Dudley Square is a triangular plot of ground in Roxbury, near downtown Boston, graced at one end by the historic Ferdinand Building, a former furniture store. This centre of mobility – formerly a terminal for streetcars, buses, and the elevated tram system – remains the convergence point for both the regional and city transport networks. The abandoned Ferdinand Building is a symbol for what was once the vibrant heart of Roxbury: a place full of life, bustling with independent shops and jazz cafes.
Then Mayor Thomas Menino recognizes Dudley Square’s significance. He envisions a beacon which is freely accessible to all, cohesively integrating municipal offices and community spaces into one public building. Menino’s government decides that the City will redevelop the site by consolidating 500 civil servants from the Boston Public Schools department into a new municipal building at Dudley Square. The objective is to create a building in which all the teachers, children and parents can come to in order to meet, train or receive services, all while creating a friendly, healthy and welcoming public space. The spaces should be inspirational to people of all ages. The design should challenge what an office building is, proposing new ways of working and promoting collaboration and transparency through an open layout.
By purchasing the derelict Curtis and Waterman Buildings in addition to the Ferdinand, a more logical plot is created, expanding the project’s ambitions. The historic facades of the five-story limestone and terracotta Ferdinand, the Curtis - in Queen Anne red brick style, and the Waterman, built in the Boston Granite style, are comprehensively restored. A central volume stitches together the existing corners into a bright new building that reaches back out to all sides of the city. In blending new and old into one proud yet subtle, interconnected series of spaces, it boldly looks to the future while referencing the neighbourhood’s rich and vibrant past.
Referencing the original buildings, the new municipal centre embodies a similar time-honoured approach to craftsmanship. As a Bostonian building with a Dutch touch, the brickwork encompasses a number of different masonry techniques from running bond, to stack bond, to soldier bond. Within the facade are elements in relief, casting intricate shadows and reflections across one another in a ‘jazzy’ rhythm.
Designed with a transparent plinth, a beacon-like crown at the very top, and an extended entablature of masonry in-between, the form of the building defers to the urban grid. The building celebrates the neighbourhood’s history as a transport hub by using the void of the historic tracks as the main circulation routes and marking the entrances with overhead illuminated rails. Atop the central volume, the mechanical penthouse doubles as a light beacon announcing Dudley Square’s ‘renaissance’.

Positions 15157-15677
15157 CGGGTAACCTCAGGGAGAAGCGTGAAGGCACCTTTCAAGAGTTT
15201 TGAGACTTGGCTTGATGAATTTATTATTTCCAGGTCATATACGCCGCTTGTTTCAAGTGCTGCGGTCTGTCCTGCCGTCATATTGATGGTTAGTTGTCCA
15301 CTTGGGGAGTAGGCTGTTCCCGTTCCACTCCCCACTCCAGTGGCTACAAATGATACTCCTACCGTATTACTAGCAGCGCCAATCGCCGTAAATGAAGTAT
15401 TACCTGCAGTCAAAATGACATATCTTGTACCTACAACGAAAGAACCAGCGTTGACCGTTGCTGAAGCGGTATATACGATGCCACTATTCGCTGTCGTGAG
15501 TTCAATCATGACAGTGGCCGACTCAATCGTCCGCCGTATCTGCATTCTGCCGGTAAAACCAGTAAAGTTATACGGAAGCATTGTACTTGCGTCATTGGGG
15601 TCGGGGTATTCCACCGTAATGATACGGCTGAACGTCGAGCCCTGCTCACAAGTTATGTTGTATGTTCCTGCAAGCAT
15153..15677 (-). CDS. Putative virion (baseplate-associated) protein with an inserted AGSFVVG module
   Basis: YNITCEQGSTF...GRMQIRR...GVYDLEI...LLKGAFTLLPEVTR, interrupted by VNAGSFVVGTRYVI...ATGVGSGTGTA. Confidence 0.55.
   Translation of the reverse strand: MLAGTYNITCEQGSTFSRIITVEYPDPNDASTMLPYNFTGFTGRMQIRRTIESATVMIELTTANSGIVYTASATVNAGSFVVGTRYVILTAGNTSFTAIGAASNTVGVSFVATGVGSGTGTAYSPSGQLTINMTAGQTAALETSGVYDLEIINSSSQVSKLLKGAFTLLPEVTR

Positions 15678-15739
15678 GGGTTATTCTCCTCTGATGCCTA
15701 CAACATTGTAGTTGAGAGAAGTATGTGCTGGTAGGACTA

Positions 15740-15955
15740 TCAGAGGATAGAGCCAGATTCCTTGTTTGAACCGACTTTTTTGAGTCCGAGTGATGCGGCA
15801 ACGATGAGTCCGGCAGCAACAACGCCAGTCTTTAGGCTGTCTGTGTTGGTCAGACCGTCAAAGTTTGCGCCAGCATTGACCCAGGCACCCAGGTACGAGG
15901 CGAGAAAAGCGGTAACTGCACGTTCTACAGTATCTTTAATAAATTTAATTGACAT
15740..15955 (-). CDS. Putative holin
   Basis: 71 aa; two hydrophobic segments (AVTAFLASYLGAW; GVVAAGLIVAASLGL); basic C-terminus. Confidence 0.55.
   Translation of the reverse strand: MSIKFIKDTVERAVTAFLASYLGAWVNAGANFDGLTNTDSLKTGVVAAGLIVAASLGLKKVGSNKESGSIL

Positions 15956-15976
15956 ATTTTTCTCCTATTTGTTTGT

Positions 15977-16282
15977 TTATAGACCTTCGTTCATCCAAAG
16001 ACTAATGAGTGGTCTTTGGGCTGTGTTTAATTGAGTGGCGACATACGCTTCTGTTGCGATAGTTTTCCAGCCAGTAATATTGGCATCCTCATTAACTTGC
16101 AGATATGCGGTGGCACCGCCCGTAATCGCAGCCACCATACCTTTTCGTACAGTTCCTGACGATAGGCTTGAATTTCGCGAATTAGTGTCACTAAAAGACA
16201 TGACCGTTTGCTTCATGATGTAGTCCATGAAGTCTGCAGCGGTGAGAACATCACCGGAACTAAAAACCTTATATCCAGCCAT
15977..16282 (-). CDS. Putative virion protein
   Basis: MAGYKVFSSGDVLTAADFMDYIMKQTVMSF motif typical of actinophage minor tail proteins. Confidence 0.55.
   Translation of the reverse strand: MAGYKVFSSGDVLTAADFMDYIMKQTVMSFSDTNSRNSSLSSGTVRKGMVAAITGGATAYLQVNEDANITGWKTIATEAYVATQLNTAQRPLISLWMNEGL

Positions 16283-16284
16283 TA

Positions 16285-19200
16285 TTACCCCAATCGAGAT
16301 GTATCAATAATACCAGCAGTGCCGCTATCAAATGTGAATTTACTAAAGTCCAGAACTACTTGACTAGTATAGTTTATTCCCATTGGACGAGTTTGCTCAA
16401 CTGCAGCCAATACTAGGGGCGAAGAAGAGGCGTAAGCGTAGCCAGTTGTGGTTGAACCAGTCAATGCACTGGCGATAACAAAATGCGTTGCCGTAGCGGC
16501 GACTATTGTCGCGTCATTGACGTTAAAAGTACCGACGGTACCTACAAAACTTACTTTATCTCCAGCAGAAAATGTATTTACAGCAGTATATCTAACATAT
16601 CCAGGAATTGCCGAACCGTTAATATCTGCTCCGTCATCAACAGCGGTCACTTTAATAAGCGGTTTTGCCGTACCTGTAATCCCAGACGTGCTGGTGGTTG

The first floor serves as an public zone – the ‘New Dudley Square’ – providing community gathering space, restaurants and retail. The second floor is outfitted with meetings spaces, as well as being home to the Boston Innovation Center. Above are three office floors with flexible work spaces varying from open office floors to small offices for concentration, meeting rooms, and niches along the facades. The sixth floor houses public meeting rooms and a roof terrace that is free and accessible to all, offering vistas across the metropolis towards downtown Boston and the water beyond.
Mecanoo architecten, founded in 1984 in Delft, The Netherlands, focusses on process, consultation, context, urban scale and integrated sustainable design strategies to create culturally significant buildings with a human touch. Founder and creative director Francine Houben sees the office as a symphony orchestra, bringing together urbanism, landscape, architecture, restoration and interior design in a coherent way. Mecanoo has become an internationally renowned practice that continues to thrive, developing projects that seek identity in a globalised world.
Sasaki Associates, headquartered in Watertown, Massachusetts (US) comprises architecture, interior design, planning, urban design, landscape architecture, graphic design, and civil engineering, as well as software development. Among these disciplines, the practice collaborates in equilibrium. Project teams consist of practitioners from diverse backgrounds coming together to create unique, contextual, enduring solutions.